“Anytime you challenge the president, Obama, it’s good politics.”

Points for candor, Senator.

* Marco Rubio readies his escape hatch on immigration: Rubio’s office reiterates that unless the Congressional process is exactly to his liking, dammit, he just may not be able to support the emerging immigration reform compromise. As noted here yesterday, Dems have already promised a typical committee and amendment process; this is the third escape hatch Rubio has given himself to bail on reform if the heat gets too intense.

* Rubio’s shifting efforts to shift blame: Also from the above Rubio story, this is amusing:

He ascribes Congress’ past failures to approve immigration policy changes to a rushed legislative process.

Funny, back when Rubio was prepping escape hatch number two — laying the groundwork to blame Big Labor if the deal fell apart — he blamed the 2007 failure on … Big Labor.

* Connecticut pols agree on sweeping gun measures: Three months after the Newtown massacre, Connecticut state legislators have agreed upon a very tough package of gun law reforms, including universal background checks, an assault weapons ban, and state-issued eligibility certificates for guns and ammo.

The agreement is a reminder that maintaining intensity of public opinion on the gun control side, and not just on the “gun rights” side — which obviously was more likely to sustain itself in the state where the shooting occurred — is a necessary ingredient to force legislators to act on guns.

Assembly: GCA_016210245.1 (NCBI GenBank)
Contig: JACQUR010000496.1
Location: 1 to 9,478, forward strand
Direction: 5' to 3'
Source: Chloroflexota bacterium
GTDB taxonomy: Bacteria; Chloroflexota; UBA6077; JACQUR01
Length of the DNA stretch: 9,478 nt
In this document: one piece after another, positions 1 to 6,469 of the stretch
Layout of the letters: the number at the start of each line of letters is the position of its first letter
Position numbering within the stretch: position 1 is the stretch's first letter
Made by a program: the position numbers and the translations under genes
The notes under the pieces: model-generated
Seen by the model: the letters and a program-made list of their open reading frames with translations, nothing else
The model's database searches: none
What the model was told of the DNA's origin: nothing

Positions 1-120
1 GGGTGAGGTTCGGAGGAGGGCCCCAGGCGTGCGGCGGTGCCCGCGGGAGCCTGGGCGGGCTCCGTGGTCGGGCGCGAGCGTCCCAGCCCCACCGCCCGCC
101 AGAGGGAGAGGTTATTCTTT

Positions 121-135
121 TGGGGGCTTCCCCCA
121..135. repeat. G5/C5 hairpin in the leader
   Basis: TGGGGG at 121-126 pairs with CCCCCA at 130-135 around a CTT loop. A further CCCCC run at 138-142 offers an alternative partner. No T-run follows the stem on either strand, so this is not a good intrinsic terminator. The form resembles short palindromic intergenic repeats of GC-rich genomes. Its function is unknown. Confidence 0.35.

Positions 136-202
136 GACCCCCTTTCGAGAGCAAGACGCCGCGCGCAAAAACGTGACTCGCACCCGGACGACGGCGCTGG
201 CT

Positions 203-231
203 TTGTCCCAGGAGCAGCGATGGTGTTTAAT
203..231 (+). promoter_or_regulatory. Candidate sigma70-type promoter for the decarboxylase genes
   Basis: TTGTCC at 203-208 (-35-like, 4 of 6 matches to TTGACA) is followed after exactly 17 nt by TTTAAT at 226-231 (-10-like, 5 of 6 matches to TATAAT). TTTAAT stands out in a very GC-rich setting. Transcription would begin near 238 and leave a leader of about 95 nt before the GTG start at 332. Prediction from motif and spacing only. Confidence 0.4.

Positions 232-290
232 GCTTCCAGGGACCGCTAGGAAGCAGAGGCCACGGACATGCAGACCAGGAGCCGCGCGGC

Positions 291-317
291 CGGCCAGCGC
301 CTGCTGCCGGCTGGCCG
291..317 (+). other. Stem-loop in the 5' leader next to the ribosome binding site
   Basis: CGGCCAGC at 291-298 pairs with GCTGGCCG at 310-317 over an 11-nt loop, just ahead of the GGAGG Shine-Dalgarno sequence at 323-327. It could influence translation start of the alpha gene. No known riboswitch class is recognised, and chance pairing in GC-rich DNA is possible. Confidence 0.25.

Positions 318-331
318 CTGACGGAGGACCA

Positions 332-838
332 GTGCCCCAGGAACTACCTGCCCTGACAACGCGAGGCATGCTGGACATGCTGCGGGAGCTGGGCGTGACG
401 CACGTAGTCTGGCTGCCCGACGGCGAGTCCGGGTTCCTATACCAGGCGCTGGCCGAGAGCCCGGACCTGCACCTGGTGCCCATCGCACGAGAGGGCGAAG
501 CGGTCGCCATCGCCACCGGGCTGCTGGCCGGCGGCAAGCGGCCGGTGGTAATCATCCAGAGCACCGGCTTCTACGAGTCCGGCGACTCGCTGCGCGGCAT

* Obama’s questionable statistic on guns: Glenn kessler raps President Obama for continuing to claim that “as many as 40 percent” of gun sales occur without a background check. The stat is based on old data and the real number is more likely closer to 20 percent. There’s no need to use the “40 percent” number — the case can easily be made for gun reform without it.

* And one town’s creative “gun rights” experiment: A small town in Georgia has passed a new measure requiring residents to own guns. Though the ordinance won’t be enforced on anyone who objects, the rationale offered by its chief sponsor is particularly noteworthy:

“I likened it to a security sign that people put up in their front yards. Some people have security systems, some people don’t, but they put those signs up,” he said. “I really felt like this ordinance was a security sign for our city.”

Should be interesting to see how this turns out.

What else?